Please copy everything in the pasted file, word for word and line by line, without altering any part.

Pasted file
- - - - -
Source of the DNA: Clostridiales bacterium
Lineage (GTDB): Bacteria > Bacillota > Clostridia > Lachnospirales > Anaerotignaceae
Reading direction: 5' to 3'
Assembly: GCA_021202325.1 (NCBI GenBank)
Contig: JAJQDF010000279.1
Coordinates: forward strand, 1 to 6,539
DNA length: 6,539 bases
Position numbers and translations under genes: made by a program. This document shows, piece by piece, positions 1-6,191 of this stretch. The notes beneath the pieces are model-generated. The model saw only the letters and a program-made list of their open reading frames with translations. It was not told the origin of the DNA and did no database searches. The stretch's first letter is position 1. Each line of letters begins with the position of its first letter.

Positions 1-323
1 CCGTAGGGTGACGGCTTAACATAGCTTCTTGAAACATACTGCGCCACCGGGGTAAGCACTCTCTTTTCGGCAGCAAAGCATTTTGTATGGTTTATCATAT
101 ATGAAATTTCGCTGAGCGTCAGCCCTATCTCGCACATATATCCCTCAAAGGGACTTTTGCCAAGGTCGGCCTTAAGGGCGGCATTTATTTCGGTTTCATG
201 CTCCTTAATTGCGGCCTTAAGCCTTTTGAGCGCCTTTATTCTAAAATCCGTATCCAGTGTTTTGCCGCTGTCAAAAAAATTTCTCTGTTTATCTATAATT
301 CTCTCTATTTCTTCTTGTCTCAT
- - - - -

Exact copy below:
Source of the DNA: Clostridiales bacterium
Lineage (GTDB): Bacteria > Bacillota > Clostridia > Lachnospirales > Anaerotignaceae
Reading direction: 5' to 3'
Assembly: GCA_021202325.1 (NCBI GenBank)
Contig: JAJQDF010000279.1
Coordinates: forward strand, 1 to 6,539
DNA length: 6,539 bases
Position numbers and translations under genes: made by a program. This document shows, piece by piece, positions 1-6,191 of this stretch. The notes beneath the pieces are model-generated. The model saw only the letters and a program-made list of their open reading frames with translations. It was not told the origin of the DNA and did no database searches. The stretch's first letter is position 1. Each line of letters begins with the position of its first letter.

Positions 1-323
1 CCGTAGGGTGACGGCTTAACATAGCTTCTTGAAACATACTGCGCCACCGGGGTAAGCACTCTCTTTTCGGCAGCAAAGCATTTTGTATGGTTTATCATAT
101 ATGAAATTTCGCTGAGCGTCAGCCCTATCTCGCACATATATCCCTCAAAGGGACTTTTGCCAAGGTCGGCCTTAAGGGCGGCATTTATTTCGGTTTCATG
201 CTCCTTAATTGCGGCCTTAAGCCTTTTGAGCGCCTTTATTCTAAAATCCGTATCCAGTGTTTTGCCGCTGTCAAAAAAATTTCTCTGTTTATCTATAATT
301 CTCTCTATTTCTTCTTGTCTCAT